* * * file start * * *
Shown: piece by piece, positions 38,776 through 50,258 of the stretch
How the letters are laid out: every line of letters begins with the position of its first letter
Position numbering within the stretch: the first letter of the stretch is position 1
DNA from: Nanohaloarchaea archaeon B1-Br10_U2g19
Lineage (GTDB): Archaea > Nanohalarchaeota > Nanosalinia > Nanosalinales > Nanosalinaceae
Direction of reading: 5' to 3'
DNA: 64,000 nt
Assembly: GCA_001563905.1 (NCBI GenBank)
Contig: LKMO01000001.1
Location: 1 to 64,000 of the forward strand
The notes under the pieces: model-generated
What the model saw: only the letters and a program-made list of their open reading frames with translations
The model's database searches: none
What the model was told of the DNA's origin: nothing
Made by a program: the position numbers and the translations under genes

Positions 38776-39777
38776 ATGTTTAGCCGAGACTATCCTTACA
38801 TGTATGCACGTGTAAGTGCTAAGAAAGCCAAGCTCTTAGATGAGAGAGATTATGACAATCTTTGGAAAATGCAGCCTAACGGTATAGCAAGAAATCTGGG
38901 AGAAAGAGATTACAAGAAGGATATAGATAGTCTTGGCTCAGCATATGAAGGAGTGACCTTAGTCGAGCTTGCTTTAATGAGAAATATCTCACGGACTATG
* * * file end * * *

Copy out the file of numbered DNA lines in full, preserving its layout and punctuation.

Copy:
Shown: piece by piece, positions 38,776 through 50,258 of the stretch
How the letters are laid out: every line of letters begins with the position of its first letter
Position numbering within the stretch: the first letter of the stretch is position 1
DNA from: Nanohaloarchaea archaeon B1-Br10_U2g19
Lineage (GTDB): Archaea > Nanohalarchaeota > Nanosalinia > Nanosalinales > Nanosalinaceae
Direction of reading: 5' to 3'
DNA: 64,000 nt
Assembly: GCA_001563905.1 (NCBI GenBank)
Contig: LKMO01000001.1
Location: 1 to 64,000 of the forward strand
The notes under the pieces: model-generated
What the model saw: only the letters and a program-made list of their open reading frames with translations
The model's database searches: none
What the model was told of the DNA's origin: nothing
Made by a program: the position numbers and the translations under genes

Positions 38776-39777
38776 ATGTTTAGCCGAGACTATCCTTACA
38801 TGTATGCACGTGTAAGTGCTAAGAAAGCCAAGCTCTTAGATGAGAGAGATTATGACAATCTTTGGAAAATGCAGCCTAACGGTATAGCAAGAAATCTGGG
38901 AGAAAGAGATTACAAGAAGGATATAGATAGTCTTGGCTCAGCATATGAAGGAGTGACCTTAGTCGAGCTTGCTTTAATGAGAAATATCTCACGGACTATG